L.A. County Leaders Seek To Block Medicaid Cuts
Los Angeles County supervisors this week lobbied members of Congress to oppose a proposal by President Bush that they say could translate to a loss of $200 million in Medicaid funds for the county's five public hospitals, the Los Angeles Times reports. Medi-Cal is California's Medicaid program.
Dr. Bruce Chernof, county health chief, said the proposed cuts would force the county to cover more hospital costs through taxes or other forms of revenue. He added that the county health department already faces a deficit of hundreds of millions of dollars over the next few years.
Jim Lott, executive vice president of the Hospital Association of Southern California, said the reduction could force one of the five hospitals to close.
The Bush administration is proposing to reduce Medicaid funding nationwide by $5 billion over five years, with some hospital industry officials interpreting the rule to include a loss of $500 million annually for California. The cuts are scheduled to take effect Sept. 1.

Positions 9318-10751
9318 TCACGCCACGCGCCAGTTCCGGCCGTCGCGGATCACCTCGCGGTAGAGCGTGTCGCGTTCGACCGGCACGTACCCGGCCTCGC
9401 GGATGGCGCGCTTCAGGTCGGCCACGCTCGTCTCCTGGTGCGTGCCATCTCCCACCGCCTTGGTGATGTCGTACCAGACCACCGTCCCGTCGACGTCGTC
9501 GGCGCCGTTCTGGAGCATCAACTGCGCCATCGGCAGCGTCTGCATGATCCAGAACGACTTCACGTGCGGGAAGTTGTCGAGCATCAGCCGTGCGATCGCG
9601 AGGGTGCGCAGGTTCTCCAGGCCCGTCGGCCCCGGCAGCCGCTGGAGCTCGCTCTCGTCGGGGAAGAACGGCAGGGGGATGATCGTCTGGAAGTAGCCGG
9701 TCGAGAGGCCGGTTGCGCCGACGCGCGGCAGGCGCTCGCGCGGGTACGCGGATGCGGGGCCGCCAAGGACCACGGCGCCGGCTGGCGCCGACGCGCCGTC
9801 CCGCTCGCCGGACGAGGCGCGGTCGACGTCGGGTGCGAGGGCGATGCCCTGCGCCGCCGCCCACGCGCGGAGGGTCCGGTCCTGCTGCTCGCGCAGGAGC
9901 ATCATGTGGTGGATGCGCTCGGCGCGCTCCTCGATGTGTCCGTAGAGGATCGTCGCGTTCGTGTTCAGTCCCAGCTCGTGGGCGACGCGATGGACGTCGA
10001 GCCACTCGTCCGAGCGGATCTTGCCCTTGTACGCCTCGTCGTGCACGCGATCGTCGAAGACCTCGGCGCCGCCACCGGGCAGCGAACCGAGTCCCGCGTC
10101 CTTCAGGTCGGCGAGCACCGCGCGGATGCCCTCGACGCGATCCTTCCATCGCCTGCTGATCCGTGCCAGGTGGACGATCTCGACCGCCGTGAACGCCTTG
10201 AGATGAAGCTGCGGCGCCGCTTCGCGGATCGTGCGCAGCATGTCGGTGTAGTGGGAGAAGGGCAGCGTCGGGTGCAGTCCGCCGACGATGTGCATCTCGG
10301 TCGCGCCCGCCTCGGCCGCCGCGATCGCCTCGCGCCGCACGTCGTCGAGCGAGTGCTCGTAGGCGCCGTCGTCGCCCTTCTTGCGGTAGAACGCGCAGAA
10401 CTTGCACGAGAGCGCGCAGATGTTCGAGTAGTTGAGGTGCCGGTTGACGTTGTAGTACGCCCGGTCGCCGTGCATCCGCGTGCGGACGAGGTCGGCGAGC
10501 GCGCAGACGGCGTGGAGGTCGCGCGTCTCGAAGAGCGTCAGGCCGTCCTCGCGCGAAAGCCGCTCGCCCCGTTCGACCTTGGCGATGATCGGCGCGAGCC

However, CMS officials say that California's hospitals are exempt from the cuts under a special 2005 agreement with the federal government.
Mary Kahn, a spokesperson for CMS, said state officials have been given verbal assurances that California will not lose funds under the rule.
Melissa Stafford Jones, president and CEO of the California Association of Public Hospitals and Health Systems, said that under "a plain reading of what's in the rule ... it would clearly apply to California."
County supervisors said a series of meetings with members of Congress to rally support against the cuts have been successful (Rosenblatt, Los Angeles Times, 4/27).